Epson and Japanese fashion brand Yuima Nakazato have partnered, leveraging advanced pigment inkjet printing technology on Spiber’s Brewed Protein fibre, developed using fermentation technology.

Fashion designer Yuima Nakazato will be unveiling his latest collection, featuring a blended fabric composed of 70% cotton and 30% Spiber’s Brewed Protein fibre, at Haute Couture Week on 26 June at Palais de Tokyo.

Outlined by Epson, printing on blended fabrics traditionally requires different types of dye inks, limiting the ability to achieve desired patterns and designs. However, Epson’s Monna Lisa digital textile printing technology combined with pigment inks overcomes these limitations, enabling high-resolution prints on various fabric types.

An environmentally friendly option, Brewed Protein fibre, is suited to pigment ink due to its versatility on various fabric types, whether mono or blended. This flexibility offers fabric manufacturers, brands, and designers an easier and more sustainable means of exploring new textile expressions.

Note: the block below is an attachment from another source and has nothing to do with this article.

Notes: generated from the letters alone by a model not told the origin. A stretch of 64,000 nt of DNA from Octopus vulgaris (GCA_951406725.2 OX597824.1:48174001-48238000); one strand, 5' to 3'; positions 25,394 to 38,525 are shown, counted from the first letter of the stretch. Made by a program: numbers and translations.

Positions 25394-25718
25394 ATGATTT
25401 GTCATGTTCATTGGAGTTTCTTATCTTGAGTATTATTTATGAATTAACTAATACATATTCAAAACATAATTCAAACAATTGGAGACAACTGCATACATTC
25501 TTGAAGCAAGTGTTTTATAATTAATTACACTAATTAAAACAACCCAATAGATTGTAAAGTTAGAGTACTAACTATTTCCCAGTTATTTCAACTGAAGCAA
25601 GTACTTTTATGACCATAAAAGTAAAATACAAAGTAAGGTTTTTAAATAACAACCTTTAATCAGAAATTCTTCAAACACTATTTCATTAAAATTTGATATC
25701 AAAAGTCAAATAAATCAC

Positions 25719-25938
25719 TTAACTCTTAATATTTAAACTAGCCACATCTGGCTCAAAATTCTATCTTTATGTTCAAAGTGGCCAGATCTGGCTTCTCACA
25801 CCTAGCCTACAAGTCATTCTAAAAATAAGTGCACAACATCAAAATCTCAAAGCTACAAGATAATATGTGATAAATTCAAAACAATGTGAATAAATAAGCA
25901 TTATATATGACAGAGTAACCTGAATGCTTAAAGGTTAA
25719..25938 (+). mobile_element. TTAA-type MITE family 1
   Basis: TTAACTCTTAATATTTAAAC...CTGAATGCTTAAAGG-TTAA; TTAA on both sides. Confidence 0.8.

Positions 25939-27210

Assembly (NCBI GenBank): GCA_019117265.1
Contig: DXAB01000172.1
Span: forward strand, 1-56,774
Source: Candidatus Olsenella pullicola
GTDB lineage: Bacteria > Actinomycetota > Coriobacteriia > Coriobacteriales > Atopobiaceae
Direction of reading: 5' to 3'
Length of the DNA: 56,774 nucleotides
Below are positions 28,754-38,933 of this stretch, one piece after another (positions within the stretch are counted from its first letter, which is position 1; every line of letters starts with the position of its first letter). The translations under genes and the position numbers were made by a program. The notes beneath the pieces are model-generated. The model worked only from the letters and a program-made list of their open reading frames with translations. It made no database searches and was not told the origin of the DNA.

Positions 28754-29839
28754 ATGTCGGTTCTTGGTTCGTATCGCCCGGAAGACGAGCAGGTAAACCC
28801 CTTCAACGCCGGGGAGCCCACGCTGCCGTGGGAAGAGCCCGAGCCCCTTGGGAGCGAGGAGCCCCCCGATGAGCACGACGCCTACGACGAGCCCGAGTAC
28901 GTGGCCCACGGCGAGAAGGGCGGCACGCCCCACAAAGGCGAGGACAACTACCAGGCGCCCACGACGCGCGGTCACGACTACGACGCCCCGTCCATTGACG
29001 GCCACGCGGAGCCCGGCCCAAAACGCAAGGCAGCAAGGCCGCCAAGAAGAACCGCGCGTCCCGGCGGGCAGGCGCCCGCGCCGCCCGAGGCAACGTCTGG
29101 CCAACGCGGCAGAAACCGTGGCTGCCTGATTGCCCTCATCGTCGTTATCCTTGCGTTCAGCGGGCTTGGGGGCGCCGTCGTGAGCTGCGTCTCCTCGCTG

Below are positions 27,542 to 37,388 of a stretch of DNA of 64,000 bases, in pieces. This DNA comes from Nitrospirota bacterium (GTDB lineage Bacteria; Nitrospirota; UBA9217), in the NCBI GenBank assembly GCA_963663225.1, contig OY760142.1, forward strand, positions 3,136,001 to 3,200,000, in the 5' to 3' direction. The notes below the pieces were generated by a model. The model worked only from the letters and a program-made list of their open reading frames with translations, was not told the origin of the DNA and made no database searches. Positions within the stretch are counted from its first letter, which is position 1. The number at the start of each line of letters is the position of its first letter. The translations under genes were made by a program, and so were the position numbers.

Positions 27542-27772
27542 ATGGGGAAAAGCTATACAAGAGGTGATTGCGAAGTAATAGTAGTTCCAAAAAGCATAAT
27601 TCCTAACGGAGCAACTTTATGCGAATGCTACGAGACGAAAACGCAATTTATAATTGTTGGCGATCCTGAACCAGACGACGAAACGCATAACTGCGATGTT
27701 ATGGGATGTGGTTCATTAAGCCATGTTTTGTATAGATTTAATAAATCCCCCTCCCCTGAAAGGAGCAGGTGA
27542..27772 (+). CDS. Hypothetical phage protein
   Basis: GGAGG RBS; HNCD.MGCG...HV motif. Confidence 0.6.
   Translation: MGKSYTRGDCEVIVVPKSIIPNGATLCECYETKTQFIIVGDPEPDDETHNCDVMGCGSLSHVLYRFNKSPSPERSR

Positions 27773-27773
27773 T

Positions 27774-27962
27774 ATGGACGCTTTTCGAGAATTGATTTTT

Pigment inks align with the Brewed Protein material’s sustainability – they do not require steaming and washing processes after printing.

By adopting Epson’s Monna Lisa ML-13000 digital textile printing technology, water consumption can be reduced 96%. This makes pigment ink printing a more sustainable option for textile production.

Yuima Nakazato will also display a new collection of garments created using Epson’s Dry Fiber Technology and printed with pigment inks by Epson’s Monna Lisa digital textile printer (ML-13000). Epson has made enhancements to its DFT non-woven fabric, improving production efficiency and enabling the creation of wider sheets, allowing for more intricate and longer-length designs. Additionally, the non-woven fabric sheets used in Nakazato’s new collection are made from discarded fabric off-cuts sourced from sewing factories, further emphasising the sustainability of the collection, paving a way for a more eco-conscious future in fashion.